Abortion, Education, Grocery Prices: November’s Midterm Critical Women Voters


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Suburban women are emerging as a coveted group this election cycle in the wake of the Supreme Court’s Dobbs v. Jackson decision.

Abortion has emerged as a top issue among voters with a new Fox News poll showing 20% ​​of women saying it’s the top issue that will motivate them to vote this election cycle. Democrats are hoping the motivation will push their voters to the polls midway through, as they are on the defense.

In states like North Carolina, where Democrat Cheri Beasley is set to face Republican Rep. Ted Budd in the state’s open Senate seat, analysts say women will be the key vote. According to the latest voter registration figures, Tar Heel State has about 550,000 more female voters than males.

“They are the center of interest and the main hope of the Democrats in this election, especially because of the repeal of the Dobbs decision of Roe v. Wade,” said Mac McCorkle, professor of public policy at Duke University. . “Usually the problem for the ruling party — and it’s probably still a problem for the Democrats — is that their side isn’t as motivated. The other side is angry because they’ve lost the last election. They want to refund incumbents. So I think the Republican enthusiasm, especially from Republican women, was probably already there.

Jennifer Rubin, vice president of the League of Women Voters North Carolina, said she believes the abortion issue has motivated all women to go to the polls and vote.

North Carolina Republican Rep. Ted Budd faces Democrat Cheri Beasley for the open state Senate seat.
(Getty Images, File)

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“North Carolina is a majority female state,” she said. “We have more women in North Carolina than men. So I think some of these issues that are important to women can definitely have an impact because women are motivated to vote.”

In addition to abortion, North Carolina women who spoke to Fox News said the cost of living was a serious issue this cycle. North Carolina’s housing market boomed last year as the state’s 10 largest cities saw their rents rise, according to data from Apartment List. In Wilmington, the city has seen a rent increase of more than 17% since last year. The state as a whole saw an increase of just over 14%.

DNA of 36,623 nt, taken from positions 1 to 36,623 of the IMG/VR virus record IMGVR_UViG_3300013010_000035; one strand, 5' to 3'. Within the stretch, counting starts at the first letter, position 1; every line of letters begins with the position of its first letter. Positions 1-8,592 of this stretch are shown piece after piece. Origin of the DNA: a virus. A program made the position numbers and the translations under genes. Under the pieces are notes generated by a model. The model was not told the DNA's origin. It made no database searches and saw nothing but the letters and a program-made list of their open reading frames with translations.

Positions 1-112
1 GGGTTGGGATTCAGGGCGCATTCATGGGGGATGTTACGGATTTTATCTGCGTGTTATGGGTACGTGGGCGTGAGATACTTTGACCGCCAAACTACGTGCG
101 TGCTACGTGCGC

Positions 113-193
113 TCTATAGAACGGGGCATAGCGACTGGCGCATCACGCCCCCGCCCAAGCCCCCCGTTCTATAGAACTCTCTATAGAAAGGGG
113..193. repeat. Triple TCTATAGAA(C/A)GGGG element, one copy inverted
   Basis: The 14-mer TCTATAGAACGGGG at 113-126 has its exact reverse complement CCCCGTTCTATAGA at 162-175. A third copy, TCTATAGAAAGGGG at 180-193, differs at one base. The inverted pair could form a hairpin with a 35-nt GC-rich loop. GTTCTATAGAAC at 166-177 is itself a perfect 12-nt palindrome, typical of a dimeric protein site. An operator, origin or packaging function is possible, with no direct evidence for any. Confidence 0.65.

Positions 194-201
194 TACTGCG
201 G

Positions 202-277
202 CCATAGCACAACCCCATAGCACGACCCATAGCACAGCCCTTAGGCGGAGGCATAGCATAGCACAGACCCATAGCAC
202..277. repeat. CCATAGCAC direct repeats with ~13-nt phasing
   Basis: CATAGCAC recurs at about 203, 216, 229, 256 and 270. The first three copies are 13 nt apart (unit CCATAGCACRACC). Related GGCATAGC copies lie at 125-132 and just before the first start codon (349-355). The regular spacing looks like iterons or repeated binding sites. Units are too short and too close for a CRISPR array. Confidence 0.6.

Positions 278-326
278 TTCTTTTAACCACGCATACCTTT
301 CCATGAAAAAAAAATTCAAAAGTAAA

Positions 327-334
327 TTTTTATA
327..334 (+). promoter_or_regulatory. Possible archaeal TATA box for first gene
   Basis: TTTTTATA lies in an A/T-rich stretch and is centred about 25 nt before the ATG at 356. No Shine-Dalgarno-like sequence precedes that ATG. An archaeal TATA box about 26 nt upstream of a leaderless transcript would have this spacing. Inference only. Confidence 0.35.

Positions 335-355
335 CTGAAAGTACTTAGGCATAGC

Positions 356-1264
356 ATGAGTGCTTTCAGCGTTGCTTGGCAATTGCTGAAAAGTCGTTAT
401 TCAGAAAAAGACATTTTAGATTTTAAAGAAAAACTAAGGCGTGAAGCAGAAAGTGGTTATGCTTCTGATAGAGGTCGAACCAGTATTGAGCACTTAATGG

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Many people in the state said those who moved from the north during the COVID-19 pandemic, combined with the overall cost of living, made their towns almost unaffordable.

“I just had to move out, and the rent was insane. Absolutely insane,” said Kenzie Oldham, an independent voter from Wilmington. When asked what she would like to see from those running, she said she would like them to address the costs. “I wish they were trying to make things cheaper. Or at least – if not making things cheaper – then raise wages to match inflation.”

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A Republican voter said the cost of groceries had become unsustainable. Chelsea Cooley, a mother of six, said $500 worth of groceries lasted her family for almost three weeks. Now she said that was her weekly bill.

“A gallon of milk is four times what it was,” said Cooley, who also volunteered with the state’s Republican Party. “I think we’re all at that point where we can’t afford to continue living the way we live.”

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Cooley also said parental rights were a priority issue for her this cycle after she became more involved in her children’s schooling during the height of the pandemic.

“When you start telling a parent, whether they’re Democrat, Republican or Independent, that their say in how they raise their children no longer carries the upper hand, you have a problem,” he said. she declared.

The North Carolina Senate race is important for Republicans trying to hold on to the seat as part of their broader effort to win back a majority. Budd is expected to host former President Trump for a rally on Friday, which analysts are likely to mobilize voters on all sides.

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“It’s going to help motivate Trump’s base in the Republican Party. It’s going to help motivate the Democratic base against Trump,” McCorkle said. “The independents are the imponderable.”

North Carolina voters who already know their picks for the Senate race can start voting now. Early voting began September 9 for mail-in voting.


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